Sensors within the irrigation equipment can inform farmers of how much water they’re using or how well the soil is retaining it. The farmers can then adjust their approach as needed.
Not all smart farming applications are about automation. Hello Tractor, a service similar to ride-sharing apps, connects farmers to allow them to share resources, specifically tractors. Farmers who don’t own one can use the service to get into contact with someone they can rent from.
Hello Tractor takes advantage of the Internet of Things (IoT), the network of internet-connected devices, with sensors that send real-time data to tractor owners. This information allows people to see how farmers are using their property and can inform them when they may need maintenance.
Services like Hello Tractor or Tractor Connect not only make farming a cost-effective option for some people, it protects the equipment owners’ interests.
One of the many ways farmers can collect valuable data is with the help of drones. Surveying a farm on foot or even on a vehicle can be time-consuming and exhausting. Drones can fly over and examine farmland in a much shorter period, all without the farmer having to move an inch.
Drones can offer real-time video feedback so farmers can monitor their land from the comfort of their homes. Some drones can operate entirely on their own, allowing farmers to work while they gather data autonomously. These flying robots can watch for everything from crop quality to livestock behaviour, cutting down on time and efforts needed to manage a farm. There are also spraying drones that can be used to spread liquid fertilisers, insecticides and herbicides in the farm especially large hectares of farm.
Managing livestock in person can be monotonous and take time workers could spend attending to other matters. Smart technology is alleviating these concerns. Just as people can use wearable technology like Fitbits to keep track of their health and activity, wearable sensors on livestock can inform farmers of these same matters.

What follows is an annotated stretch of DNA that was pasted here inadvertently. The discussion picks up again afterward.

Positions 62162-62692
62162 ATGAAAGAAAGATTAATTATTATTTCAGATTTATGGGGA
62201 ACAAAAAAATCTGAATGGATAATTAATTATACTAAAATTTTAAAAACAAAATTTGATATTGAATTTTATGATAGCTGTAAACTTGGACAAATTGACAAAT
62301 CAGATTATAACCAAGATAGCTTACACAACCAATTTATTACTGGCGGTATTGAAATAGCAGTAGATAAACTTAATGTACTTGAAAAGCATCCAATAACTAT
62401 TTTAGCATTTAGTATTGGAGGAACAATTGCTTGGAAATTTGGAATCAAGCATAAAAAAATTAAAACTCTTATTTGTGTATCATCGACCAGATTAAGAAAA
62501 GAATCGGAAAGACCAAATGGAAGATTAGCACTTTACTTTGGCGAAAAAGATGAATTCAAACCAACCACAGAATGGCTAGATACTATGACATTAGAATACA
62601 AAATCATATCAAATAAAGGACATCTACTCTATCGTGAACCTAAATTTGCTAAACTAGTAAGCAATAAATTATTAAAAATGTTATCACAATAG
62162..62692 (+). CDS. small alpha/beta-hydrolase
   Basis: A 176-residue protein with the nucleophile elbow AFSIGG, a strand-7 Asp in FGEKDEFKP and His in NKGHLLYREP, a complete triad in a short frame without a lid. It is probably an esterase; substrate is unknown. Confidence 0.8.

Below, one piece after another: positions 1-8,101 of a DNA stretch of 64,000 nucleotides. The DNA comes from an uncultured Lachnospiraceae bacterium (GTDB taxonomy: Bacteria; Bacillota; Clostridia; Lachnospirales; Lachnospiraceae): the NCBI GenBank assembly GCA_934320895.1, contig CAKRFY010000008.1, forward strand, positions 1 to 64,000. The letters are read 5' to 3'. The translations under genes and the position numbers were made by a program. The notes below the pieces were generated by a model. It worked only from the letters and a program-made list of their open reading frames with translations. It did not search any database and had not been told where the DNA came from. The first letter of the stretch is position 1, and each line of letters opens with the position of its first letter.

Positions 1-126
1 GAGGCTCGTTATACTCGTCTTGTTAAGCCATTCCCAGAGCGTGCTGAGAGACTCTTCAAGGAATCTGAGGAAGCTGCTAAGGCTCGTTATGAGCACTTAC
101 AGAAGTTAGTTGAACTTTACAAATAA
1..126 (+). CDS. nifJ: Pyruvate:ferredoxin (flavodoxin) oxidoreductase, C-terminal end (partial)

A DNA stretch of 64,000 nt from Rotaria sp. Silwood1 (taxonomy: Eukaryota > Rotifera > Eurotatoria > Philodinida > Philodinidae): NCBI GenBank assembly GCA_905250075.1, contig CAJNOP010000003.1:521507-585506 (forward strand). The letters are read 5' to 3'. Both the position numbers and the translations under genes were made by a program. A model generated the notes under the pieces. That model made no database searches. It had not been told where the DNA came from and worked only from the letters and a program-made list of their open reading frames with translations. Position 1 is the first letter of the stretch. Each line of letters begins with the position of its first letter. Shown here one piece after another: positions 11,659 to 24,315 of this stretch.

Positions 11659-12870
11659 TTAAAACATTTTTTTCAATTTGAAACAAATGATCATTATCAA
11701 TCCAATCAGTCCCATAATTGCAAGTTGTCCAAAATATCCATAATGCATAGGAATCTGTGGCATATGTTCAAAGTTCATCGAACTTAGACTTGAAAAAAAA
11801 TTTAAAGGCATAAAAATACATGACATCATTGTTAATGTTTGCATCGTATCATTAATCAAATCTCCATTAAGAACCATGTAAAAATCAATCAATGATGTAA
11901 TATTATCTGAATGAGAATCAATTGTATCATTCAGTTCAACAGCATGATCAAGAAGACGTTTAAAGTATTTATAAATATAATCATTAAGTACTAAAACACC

These sensors can show farmers their livestock real-time location without them having to be present. They can also alert workers if they detect a possible health problem in an animal.
When people talk about the Internet of Things, they’re usually referring to items like smart home products, but IoT technology can have agricultural applications as well. Sensors spread throughout a farm could deliver data like soil quality directly to a farmer’s phone or computer.
IoT sensors can be connected to other systems to increase efficiency. If a sensor attached to lights within an indoor farm alerts someone that plants aren’t getting enough light, they could then turn lights on remotely. The Internet of Things allows farmers to be everywhere at once.
The smart farming revolution is a relatively recent development, but it’s quickly gaining ground. Data-gathering devices will become cheaper and more efficient as technology improves. Before long, all farming may be smart. This will bring about sustainability in the farming subsector of agriculture.